On the off chance you missed it, you’ll want to read part one of Empirical Polk’s new mini-series What’s Next in the CSX ILC Commuter Rail Future?.
Josh asked some important questions. I’m looking forward to his answers.
However, I disagree with Josh that Lakeland killed the “commuter rail portion” of the CSX deal. CSX killed the commuter rail portion of the deal.
Commuter rail was never CSX’s goal. They don’t move people, they move freight. Selling 61 miles of extra track through a large city full of problem crossings, irritated politicians, and angry drivers was like Sunday ice cream for CSX.
Getting a modern ILC, rail improvements, and having taxpayers pay for it? That’s the chocolate topping, cherry and nuts.
Except CSX wanted sprinkles too.
They overreached when they required the liability waiver. Business leaders wouldn’t blame them for asking. After all, wouldn’t you like to drive to work every day knowing you’d be held blameless for any mistake you made? Well, if not blameless, then at least blame with a monetary cap.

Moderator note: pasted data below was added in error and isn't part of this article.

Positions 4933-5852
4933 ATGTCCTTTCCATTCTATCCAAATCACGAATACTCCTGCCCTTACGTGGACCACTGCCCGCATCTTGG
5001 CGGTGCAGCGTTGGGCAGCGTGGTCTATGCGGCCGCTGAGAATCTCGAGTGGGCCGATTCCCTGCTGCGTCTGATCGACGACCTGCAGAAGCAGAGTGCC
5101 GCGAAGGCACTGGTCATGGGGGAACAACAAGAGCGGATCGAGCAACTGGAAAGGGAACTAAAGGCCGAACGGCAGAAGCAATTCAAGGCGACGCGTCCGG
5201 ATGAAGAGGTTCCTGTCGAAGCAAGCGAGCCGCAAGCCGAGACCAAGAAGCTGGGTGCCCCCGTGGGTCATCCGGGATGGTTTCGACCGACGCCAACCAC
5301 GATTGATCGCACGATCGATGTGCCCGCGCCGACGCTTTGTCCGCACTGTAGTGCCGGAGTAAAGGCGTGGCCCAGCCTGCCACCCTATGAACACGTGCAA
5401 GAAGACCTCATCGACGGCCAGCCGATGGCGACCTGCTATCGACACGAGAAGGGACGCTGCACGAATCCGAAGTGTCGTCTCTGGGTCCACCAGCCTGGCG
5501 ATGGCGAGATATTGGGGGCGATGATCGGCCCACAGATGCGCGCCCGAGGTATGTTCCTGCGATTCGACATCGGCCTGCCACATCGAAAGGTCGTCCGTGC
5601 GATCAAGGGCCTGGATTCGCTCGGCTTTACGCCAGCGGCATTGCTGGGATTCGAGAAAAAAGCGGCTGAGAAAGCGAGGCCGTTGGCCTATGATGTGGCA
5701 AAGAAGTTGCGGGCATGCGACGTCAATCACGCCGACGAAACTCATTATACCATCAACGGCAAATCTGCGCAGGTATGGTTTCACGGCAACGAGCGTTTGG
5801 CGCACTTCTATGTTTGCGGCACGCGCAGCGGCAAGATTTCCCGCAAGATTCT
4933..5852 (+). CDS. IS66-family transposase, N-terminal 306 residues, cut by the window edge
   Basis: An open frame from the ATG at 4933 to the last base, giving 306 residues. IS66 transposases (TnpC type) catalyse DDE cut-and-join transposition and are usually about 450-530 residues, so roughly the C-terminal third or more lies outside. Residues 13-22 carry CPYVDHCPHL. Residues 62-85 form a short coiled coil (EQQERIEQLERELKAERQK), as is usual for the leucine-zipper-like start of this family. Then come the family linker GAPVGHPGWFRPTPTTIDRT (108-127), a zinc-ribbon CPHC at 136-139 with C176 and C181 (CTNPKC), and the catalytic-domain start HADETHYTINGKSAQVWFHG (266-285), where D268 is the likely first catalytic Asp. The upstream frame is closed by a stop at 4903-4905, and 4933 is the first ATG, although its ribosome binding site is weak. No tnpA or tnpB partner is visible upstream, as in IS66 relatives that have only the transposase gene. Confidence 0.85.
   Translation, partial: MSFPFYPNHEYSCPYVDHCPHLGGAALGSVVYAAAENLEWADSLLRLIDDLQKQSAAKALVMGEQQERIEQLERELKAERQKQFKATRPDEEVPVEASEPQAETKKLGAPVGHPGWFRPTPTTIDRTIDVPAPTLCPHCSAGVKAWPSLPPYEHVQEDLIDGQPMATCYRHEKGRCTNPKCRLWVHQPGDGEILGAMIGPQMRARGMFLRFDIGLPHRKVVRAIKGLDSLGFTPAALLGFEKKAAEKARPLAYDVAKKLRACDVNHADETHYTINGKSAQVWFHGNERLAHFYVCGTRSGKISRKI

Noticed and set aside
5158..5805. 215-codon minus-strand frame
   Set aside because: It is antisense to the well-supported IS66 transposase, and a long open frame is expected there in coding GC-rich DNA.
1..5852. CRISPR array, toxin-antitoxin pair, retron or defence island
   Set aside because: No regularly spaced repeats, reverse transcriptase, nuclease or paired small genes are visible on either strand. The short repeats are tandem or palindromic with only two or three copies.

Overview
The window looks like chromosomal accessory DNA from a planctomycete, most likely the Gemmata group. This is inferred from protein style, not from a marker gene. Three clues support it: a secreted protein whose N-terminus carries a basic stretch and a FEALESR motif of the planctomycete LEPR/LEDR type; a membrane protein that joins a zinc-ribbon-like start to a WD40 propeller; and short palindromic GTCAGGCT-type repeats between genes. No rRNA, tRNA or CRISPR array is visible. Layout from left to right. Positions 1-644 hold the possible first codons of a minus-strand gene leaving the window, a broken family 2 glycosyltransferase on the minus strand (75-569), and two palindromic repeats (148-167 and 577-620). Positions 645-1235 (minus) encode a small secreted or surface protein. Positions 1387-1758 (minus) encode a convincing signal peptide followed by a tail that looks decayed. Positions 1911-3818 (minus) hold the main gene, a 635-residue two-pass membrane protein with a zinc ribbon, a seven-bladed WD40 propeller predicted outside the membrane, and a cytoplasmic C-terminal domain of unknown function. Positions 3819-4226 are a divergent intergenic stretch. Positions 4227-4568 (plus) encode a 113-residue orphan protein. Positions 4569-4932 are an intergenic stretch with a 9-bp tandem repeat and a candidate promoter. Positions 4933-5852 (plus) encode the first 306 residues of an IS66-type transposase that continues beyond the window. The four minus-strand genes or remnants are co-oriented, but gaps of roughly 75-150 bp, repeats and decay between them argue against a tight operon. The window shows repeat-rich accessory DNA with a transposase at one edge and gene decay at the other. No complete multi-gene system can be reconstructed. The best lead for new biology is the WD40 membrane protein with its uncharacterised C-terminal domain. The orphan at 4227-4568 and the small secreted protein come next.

As the Sentinel reported, the liability issue brought in the Florida Justice Association. Now, that group has considerable pull. They were the anchors in the CSX deal tug of war. They weren’t against commuter rail either. They simply wanted to make sure there was no liability waiver.
Of the people in Lakeland I’ve talked to who were against the CSX project, none expressed a desire to kill commuter rail. Lakeland kills commuter rail? That’s just a sound bite.
When you discuss the CSX project around the water cooler and someone throws out that sound bite, gently inform them that a small group of citizens worked hard against secret back room deals, poorly planned projects, and a government bureaucracy hell-bent on stifling community input.
Not as glib, but far more factual.